Step 4. Assign and define roles with project team members
Now you’ll want to assign and define roles for each key employee. Don’t just think about who is assigned to what task, but ask yourself these kinds of questions:
- Why does each role matter?
- Does one person oversee a group of people?
- Can any small responsibilities be consolidated and assigned to one person?
- Can any large responsibilities be split up between more than one person?
As you start to think more in depth about each person’s role, you may get a better idea of how the documentation process will unfold. With each role having a solid foundation, you may begin noticing where potential bottlenecks might appear or how the team can streamline tasks more efficiently.
Step 5. Define each step, task, and subtask
In step 2, you created an initial process outline with a brief description of each of your process steps and major tasks. Now, you’ll need to define every task or subtask for those steps.
Ask yourself the following questions:
- What is this task?
- Who is responsible for it?
- Are there any resources needed to complete the task?
- Are there common challenges when completing this task? If so, can you list potential solutions?
- Who should this person delegate their task to if they’re sick or on vacation?
- When does this task need to be completed?
Clarify and describe each step and stick to one action for each task and subtask. You can organize your document with bullet points, headings, tables, checkboxes, or different colors and fonts to differentiate each step.
Make sure to add links and other internal or external information that someone would find helpful when they read through your processes. Include anything you think is important but try not to overload your document with hyperlinks.
How to prioritize process tasks
If you aren’t sure how to prioritize different tasks or you feel overwhelmed because everything is just too important, try out the “Eisenhower Matrix” method. Developed by former United States President Dwight D. Eisenhower, this method defines tasks by their urgency and importance.
The Eisenhower Matrix has four ways to help define a task:
- Urgent and important: This task needs to be done now.
- Less urgent but important: This task should be scheduled for completion later.
- Urgent but less important: This task should be delegated to someone else to do now.
- Less urgent and less important: This task can be eliminated.
When it comes to process documentation, the Eisenhower Matrix can help your team understand what is or isn’t a priority, thus increasing productivity, creating better work, streamlining tasks, and reducing stress.
Step 6. Build a process document flowchart
Now that you have all your steps, tasks, and subtasks written down, you can start building a process flowchart—or process map—to help you visualize everything.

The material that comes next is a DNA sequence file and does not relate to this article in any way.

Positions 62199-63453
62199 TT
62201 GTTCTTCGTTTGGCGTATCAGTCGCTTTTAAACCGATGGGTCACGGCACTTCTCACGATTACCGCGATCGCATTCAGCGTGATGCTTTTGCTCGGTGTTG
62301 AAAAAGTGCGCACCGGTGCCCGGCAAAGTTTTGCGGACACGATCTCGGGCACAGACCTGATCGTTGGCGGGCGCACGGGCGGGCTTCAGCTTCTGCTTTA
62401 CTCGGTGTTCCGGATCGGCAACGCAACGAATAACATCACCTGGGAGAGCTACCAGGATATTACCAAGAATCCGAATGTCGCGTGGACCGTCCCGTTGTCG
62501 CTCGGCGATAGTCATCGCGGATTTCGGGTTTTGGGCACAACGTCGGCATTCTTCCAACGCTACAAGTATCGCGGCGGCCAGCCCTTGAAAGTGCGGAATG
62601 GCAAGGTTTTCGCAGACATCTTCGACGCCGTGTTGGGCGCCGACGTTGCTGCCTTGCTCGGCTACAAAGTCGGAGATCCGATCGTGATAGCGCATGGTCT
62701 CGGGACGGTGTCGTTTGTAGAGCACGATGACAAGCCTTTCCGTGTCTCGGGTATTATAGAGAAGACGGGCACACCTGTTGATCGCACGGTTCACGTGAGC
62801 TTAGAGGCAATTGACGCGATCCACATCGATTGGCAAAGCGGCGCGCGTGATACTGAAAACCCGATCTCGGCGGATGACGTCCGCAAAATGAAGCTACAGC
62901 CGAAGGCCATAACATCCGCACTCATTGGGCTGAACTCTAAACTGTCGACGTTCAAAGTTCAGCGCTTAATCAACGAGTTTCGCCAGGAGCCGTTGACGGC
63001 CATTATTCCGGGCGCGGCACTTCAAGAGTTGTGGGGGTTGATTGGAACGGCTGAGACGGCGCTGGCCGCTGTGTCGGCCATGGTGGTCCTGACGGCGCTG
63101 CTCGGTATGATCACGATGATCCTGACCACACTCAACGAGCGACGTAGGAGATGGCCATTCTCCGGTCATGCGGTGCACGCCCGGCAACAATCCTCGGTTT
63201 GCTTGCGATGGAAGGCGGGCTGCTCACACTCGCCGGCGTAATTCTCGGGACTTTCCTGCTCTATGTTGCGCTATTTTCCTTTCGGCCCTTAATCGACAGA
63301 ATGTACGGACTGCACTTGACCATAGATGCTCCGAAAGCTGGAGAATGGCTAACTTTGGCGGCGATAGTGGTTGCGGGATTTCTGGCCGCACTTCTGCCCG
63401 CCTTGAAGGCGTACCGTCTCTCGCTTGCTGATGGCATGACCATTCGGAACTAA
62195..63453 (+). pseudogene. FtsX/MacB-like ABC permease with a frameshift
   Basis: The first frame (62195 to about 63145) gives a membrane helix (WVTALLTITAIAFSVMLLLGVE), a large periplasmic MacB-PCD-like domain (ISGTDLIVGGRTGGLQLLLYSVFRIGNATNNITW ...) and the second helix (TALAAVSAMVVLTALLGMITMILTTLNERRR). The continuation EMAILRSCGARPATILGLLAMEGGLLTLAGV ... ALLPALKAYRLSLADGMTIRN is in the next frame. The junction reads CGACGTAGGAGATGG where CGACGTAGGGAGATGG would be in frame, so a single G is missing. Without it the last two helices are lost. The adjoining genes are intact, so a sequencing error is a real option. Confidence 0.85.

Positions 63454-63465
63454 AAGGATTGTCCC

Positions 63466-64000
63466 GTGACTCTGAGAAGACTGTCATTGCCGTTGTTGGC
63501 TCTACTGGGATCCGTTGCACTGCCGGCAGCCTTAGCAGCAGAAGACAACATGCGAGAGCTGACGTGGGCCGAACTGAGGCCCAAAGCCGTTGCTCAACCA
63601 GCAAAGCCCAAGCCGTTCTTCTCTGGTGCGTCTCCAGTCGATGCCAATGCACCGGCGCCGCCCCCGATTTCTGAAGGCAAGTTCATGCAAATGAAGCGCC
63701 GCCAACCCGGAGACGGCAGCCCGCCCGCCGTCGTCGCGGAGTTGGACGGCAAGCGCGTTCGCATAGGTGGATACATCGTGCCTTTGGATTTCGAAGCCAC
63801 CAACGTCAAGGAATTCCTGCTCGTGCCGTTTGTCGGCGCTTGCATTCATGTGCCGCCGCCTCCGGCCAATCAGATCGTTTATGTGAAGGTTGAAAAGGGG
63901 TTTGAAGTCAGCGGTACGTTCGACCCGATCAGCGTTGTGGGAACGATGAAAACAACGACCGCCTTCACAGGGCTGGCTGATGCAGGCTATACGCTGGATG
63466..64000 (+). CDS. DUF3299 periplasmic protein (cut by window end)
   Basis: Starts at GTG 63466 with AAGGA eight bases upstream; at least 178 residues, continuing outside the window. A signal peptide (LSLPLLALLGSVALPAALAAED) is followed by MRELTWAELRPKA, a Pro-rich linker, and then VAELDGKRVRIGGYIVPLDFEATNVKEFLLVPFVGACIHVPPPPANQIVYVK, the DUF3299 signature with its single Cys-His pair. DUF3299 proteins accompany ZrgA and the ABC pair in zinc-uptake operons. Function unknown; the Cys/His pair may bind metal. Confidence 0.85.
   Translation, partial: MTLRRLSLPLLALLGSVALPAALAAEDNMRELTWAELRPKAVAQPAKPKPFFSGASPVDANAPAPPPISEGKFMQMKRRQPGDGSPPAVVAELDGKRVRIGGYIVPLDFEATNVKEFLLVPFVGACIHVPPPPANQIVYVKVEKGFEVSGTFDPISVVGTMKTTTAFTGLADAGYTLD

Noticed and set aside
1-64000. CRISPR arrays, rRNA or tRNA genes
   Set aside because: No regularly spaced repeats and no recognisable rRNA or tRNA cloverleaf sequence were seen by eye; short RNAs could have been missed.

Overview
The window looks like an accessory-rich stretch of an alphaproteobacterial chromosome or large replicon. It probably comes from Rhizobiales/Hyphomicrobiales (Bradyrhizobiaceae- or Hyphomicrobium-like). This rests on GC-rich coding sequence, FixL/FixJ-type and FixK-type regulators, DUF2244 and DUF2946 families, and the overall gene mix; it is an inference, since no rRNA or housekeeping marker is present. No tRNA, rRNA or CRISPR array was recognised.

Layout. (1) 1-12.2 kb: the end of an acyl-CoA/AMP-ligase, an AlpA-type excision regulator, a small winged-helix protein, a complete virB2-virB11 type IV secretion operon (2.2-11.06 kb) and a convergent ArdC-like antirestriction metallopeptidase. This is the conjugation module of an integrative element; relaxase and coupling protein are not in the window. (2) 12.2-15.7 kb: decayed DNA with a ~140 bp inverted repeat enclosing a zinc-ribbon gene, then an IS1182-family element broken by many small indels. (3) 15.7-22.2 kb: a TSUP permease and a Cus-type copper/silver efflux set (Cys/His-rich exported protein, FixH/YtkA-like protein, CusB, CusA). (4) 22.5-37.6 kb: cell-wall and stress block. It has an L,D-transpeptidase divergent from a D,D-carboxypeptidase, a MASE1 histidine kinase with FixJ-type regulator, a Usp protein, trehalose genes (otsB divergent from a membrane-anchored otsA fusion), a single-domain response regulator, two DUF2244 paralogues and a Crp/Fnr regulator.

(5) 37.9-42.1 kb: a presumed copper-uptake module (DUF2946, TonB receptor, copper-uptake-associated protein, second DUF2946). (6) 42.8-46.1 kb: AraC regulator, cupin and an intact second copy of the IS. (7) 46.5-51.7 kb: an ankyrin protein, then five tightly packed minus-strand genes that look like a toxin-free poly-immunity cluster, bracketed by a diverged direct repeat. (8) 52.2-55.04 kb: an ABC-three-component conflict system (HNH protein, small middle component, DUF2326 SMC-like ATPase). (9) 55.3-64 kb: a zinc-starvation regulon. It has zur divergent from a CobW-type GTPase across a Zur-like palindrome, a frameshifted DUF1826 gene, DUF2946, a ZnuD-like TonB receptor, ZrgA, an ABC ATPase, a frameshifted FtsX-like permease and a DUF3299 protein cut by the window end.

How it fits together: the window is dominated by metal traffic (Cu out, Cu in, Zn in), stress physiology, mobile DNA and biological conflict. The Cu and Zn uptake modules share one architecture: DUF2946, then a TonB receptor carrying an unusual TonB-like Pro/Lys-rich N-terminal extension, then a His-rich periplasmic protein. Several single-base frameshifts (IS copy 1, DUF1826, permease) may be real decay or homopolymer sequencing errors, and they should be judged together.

It can be as simple or as complex as you want, and some project management software tools can help you get started. Ultimately, the purpose of a process flowchart/map is to provide employees with a general, visual representation of your business processes.
This step is placed near the end of the documentation process so that you don’t have to keep adjusting your flowchart.
Step 7. Review your process and publish at the right time
Before publishing, confirm with all project stakeholders that this new process works for them. Take their feedback into consideration, make adjustments, and don’t be discouraged if you have to start again at step 3 or 4. As the process owner, you’re responsible for letting all stakeholders involved decide that this process will work for them.
If your process document is an update to a procedure or reoccurring project that your team is already in the middle of, don’t introduce the new process right away. Instead, wait until the start of a new quarter or when that project has finished to avoid confusion.
Step 8. Stick to your process, but adapt when necessary
Make sure to stick to your new process document! It won’t help anybody if you put a lot of effort into creating a new process without a team effort to stick to it. Note that this could mean breaking some bad habits or going against the grain of what some employees are used to doing.
However, any process—new or old—will need tweaking at some point. One of the key components of process documentation is that it’s ongoing documentation. So if it’s not providing any benefits, you should absolutely adjust.
If your team has genuine concerns outside some of the general discomfort that comes with change, take some time to identify which processes are or aren’t working. Remember the Eisenhower Matrix if you need help prioritizing tasks in your new version.
Tips on versions
Losing edits during process documentation can make it difficult to understand why you made certain adjustments or if you want to return to an old process. To avoid this, file away every new version of your document and label them appropriately (e.g., version 1.0, 1.1, 1.2). If you’re saving your document on a shared platform like Google Drive, make sure to download and file each new version once you make changes.
If your document is fairly long, you can add a “recently added” or “recently changed” section so that employees know exactly which processes have changed since the previous version.
Lastly, review your process documents about once a year to decide if they need adjusting or not.
Wrapping up: Why business process documentation is important
Internal written processes are vital for businesses to establish consistency and share knowledge among employees. When everyone—from new hires to seasoned employees to upper management—has access to clear, instructional process documents, businesses can run smoothly and efficiently from start to finish.